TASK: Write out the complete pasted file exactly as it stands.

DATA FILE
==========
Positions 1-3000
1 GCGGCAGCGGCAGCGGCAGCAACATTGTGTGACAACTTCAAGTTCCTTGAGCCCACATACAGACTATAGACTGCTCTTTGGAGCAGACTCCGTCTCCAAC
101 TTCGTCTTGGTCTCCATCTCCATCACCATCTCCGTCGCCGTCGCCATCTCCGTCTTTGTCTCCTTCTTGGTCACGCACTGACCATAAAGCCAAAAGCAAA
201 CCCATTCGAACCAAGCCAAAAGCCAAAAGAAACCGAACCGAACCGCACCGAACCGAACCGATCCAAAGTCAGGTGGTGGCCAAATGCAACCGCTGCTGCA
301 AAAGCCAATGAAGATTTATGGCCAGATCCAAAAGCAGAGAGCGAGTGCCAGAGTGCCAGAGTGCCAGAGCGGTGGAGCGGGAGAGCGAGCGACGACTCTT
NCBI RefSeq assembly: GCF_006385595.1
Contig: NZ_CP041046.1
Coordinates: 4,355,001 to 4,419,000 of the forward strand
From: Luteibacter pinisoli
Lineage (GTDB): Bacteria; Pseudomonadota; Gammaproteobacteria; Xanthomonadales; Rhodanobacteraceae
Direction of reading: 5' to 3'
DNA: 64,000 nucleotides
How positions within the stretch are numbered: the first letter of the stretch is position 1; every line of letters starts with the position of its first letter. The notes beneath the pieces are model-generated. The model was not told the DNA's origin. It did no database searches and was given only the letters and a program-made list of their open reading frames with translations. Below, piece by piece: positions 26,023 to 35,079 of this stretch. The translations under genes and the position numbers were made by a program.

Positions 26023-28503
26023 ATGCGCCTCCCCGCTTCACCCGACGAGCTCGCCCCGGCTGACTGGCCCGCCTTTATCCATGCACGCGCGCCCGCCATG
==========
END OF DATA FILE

Positions 1-3000
1 GCGGCAGCGGCAGCGGCAGCAACATTGTGTGACAACTTCAAGTTCCTTGAGCCCACATACAGACTATAGACTGCTCTTTGGAGCAGACTCCGTCTCCAAC
101 TTCGTCTTGGTCTCCATCTCCATCACCATCTCCGTCGCCGTCGCCATCTCCGTCTTTGTCTCCTTCTTGGTCACGCACTGACCATAAAGCCAAAAGCAAA
201 CCCATTCGAACCAAGCCAAAAGCCAAAAGAAACCGAACCGAACCGCACCGAACCGAACCGATCCAAAGTCAGGTGGTGGCCAAATGCAACCGCTGCTGCA
301 AAAGCCAATGAAGATTTATGGCCAGATCCAAAAGCAGAGAGCGAGTGCCAGAGTGCCAGAGTGCCAGAGCGGTGGAGCGGGAGAGCGAGCGACGACTCTT
NCBI RefSeq assembly: GCF_006385595.1
Contig: NZ_CP041046.1
Coordinates: 4,355,001 to 4,419,000 of the forward strand
From: Luteibacter pinisoli
Lineage (GTDB): Bacteria; Pseudomonadota; Gammaproteobacteria; Xanthomonadales; Rhodanobacteraceae
Direction of reading: 5' to 3'
DNA: 64,000 nucleotides
How positions within the stretch are numbered: the first letter of the stretch is position 1; every line of letters starts with the position of its first letter. The notes beneath the pieces are model-generated. The model was not told the DNA's origin. It did no database searches and was given only the letters and a program-made list of their open reading frames with translations. Below, piece by piece: positions 26,023 to 35,079 of this stretch. The translations under genes and the position numbers were made by a program.

Positions 26023-28503
26023 ATGCGCCTCCCCGCTTCACCCGACGAGCTCGCCCCGGCTGACTGGCCCGCCTTTATCCATGCACGCGCGCCCGCCATG